And what of the question of the 300,000 Jewish residents of so-called “Arab East Jerusalem,” also considered by Israel’s critics as settlers? It must not be forgotten that Jews accepted the United Nations partition plan of 1947 which proposed internationalisation of the city of Jerusalem. In contrast, Arab nations rejected it, thereby forfeiting their argument for that status. Between 1948 and 1967 not a single Israeli was allowed into the Old City of Jerusalem, which was under the control of Jordan, with its Jewish religious sites, Western Wall, and so forth. Jewish cemeteries were desecrated by virulent anti-Semites among the Arabs on the Jordanian side of the wall that divided Jerusalem. It is easy to understand Israeli determination never to allow Jerusalem to be divided again, preferring to keep the entire city under Israeli sovereignty yet allowing a measure of Arab control and autonomy over Muslim religious sites that Jews were never allowed during the Jordanian period.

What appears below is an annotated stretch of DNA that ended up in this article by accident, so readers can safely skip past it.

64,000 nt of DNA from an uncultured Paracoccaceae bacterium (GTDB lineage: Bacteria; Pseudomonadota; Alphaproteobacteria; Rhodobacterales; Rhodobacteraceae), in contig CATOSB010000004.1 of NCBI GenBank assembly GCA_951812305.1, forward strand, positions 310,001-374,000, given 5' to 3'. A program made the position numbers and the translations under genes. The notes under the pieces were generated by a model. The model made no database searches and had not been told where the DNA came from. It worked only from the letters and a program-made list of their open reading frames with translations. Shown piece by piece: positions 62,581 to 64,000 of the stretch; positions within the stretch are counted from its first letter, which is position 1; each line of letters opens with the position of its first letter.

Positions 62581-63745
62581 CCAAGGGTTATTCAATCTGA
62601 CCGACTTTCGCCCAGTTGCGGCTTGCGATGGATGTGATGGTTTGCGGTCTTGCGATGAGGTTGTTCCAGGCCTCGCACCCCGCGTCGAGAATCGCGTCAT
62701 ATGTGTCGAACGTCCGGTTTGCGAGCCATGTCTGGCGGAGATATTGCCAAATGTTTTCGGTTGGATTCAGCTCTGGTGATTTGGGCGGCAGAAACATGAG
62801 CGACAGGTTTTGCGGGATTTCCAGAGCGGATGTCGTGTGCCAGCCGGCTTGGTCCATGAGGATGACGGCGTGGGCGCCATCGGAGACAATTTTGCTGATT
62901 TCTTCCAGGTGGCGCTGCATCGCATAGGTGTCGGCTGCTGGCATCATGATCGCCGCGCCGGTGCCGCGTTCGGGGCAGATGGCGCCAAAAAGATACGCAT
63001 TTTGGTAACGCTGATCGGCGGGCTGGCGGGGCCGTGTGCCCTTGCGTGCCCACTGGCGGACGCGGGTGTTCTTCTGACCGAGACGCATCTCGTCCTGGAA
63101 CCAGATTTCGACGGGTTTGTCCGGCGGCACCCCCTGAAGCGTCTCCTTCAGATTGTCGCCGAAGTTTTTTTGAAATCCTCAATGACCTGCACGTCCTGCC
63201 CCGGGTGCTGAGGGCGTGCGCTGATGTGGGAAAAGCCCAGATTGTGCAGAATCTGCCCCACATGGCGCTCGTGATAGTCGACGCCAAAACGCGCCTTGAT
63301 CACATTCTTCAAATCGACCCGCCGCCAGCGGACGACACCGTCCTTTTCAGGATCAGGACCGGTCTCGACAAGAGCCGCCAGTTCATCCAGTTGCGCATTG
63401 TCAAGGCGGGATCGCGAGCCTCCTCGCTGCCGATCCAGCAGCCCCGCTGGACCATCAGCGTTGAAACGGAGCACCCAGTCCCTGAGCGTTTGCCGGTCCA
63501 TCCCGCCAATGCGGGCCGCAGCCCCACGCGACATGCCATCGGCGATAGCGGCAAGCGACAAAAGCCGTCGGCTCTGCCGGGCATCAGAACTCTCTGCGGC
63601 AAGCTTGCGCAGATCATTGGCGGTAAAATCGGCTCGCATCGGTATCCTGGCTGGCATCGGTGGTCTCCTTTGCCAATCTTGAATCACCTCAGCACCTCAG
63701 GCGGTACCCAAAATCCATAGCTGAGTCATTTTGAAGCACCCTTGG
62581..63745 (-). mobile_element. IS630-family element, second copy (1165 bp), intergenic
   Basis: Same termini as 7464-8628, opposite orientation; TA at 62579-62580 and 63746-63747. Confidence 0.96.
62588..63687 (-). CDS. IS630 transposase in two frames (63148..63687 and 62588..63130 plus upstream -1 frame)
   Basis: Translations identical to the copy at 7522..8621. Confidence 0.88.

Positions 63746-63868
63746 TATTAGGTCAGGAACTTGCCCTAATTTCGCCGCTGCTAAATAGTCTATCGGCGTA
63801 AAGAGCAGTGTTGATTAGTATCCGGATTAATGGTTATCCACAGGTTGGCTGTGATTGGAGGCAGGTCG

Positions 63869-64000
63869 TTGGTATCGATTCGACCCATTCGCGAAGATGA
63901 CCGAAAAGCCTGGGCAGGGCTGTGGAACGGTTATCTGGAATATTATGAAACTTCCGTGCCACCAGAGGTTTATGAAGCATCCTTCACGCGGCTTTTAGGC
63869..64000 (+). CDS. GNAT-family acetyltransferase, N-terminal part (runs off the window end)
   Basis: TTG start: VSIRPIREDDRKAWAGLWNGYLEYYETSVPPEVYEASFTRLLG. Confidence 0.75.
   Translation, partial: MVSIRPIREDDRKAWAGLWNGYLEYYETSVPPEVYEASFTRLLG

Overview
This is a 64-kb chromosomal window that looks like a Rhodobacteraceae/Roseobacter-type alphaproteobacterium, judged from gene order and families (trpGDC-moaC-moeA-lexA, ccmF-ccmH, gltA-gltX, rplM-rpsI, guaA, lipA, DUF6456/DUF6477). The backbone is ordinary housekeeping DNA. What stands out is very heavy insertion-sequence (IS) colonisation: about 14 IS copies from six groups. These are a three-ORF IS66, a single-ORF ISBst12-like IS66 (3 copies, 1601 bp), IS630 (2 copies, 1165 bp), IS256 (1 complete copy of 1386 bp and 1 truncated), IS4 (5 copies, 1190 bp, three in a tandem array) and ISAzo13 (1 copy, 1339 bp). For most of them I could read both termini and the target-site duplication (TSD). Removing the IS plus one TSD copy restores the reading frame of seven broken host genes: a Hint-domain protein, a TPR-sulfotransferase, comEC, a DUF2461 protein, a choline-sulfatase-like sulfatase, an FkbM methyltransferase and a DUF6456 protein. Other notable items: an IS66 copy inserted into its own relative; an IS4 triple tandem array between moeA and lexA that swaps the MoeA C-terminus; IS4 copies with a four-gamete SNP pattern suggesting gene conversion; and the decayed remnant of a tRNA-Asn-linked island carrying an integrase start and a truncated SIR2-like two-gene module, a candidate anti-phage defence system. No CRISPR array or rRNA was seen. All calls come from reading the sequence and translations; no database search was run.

Labels can be used in very cynical ways. The term “settlements” has assumed entrenched negative baggage which works to the advantage of Israel’s critics. In fact, the debate should be over Israel’s right to establish residential communities for Jews on land which currently falls under Israeli sovereignty. Any alterations to the basis of sovereignty should only be made with the agreement of all parties involved. It should not be the result of a sustained campaign of pressure by an international anti-Israel movement which, frankly, will never be satisfied as long as there is any Jewish political entity anywhere in the present territory of Israel, the West Bank, or Gaza.


This needs corroboration, as the BBC is no friend of Israeli settlement policy.